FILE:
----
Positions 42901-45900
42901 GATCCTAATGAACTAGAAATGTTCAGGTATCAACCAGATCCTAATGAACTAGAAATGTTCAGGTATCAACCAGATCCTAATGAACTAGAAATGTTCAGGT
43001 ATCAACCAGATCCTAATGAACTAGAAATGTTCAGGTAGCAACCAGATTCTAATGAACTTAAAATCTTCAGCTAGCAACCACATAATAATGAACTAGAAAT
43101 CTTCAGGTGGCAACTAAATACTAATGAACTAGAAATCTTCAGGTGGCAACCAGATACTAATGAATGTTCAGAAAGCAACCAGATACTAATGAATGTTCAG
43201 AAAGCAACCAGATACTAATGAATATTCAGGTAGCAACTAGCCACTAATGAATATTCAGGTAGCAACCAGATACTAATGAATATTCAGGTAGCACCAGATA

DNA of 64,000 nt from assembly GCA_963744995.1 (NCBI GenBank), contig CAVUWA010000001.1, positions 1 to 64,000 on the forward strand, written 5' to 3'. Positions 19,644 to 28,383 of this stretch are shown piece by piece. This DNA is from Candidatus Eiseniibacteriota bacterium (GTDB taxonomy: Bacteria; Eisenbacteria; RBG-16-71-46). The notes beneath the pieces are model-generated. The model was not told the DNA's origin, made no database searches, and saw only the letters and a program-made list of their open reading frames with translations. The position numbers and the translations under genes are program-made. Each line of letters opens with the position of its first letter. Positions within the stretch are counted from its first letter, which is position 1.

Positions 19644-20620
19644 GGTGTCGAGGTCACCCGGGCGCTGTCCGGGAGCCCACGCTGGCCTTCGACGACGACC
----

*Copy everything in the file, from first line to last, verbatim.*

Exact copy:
Positions 42901-45900
42901 GATCCTAATGAACTAGAAATGTTCAGGTATCAACCAGATCCTAATGAACTAGAAATGTTCAGGTATCAACCAGATCCTAATGAACTAGAAATGTTCAGGT
43001 ATCAACCAGATCCTAATGAACTAGAAATGTTCAGGTAGCAACCAGATTCTAATGAACTTAAAATCTTCAGCTAGCAACCACATAATAATGAACTAGAAAT
43101 CTTCAGGTGGCAACTAAATACTAATGAACTAGAAATCTTCAGGTGGCAACCAGATACTAATGAATGTTCAGAAAGCAACCAGATACTAATGAATGTTCAG
43201 AAAGCAACCAGATACTAATGAATATTCAGGTAGCAACTAGCCACTAATGAATATTCAGGTAGCAACCAGATACTAATGAATATTCAGGTAGCACCAGATA

DNA of 64,000 nt from assembly GCA_963744995.1 (NCBI GenBank), contig CAVUWA010000001.1, positions 1 to 64,000 on the forward strand, written 5' to 3'. Positions 19,644 to 28,383 of this stretch are shown piece by piece. This DNA is from Candidatus Eiseniibacteriota bacterium (GTDB taxonomy: Bacteria; Eisenbacteria; RBG-16-71-46). The notes beneath the pieces are model-generated. The model was not told the DNA's origin, made no database searches, and saw only the letters and a program-made list of their open reading frames with translations. The position numbers and the translations under genes are program-made. Each line of letters opens with the position of its first letter. Positions within the stretch are counted from its first letter, which is position 1.

Positions 19644-20620
19644 GGTGTCGAGGTCACCCGGGCGCTGTCCGGGAGCCCACGCTGGCCTTCGACGACGACC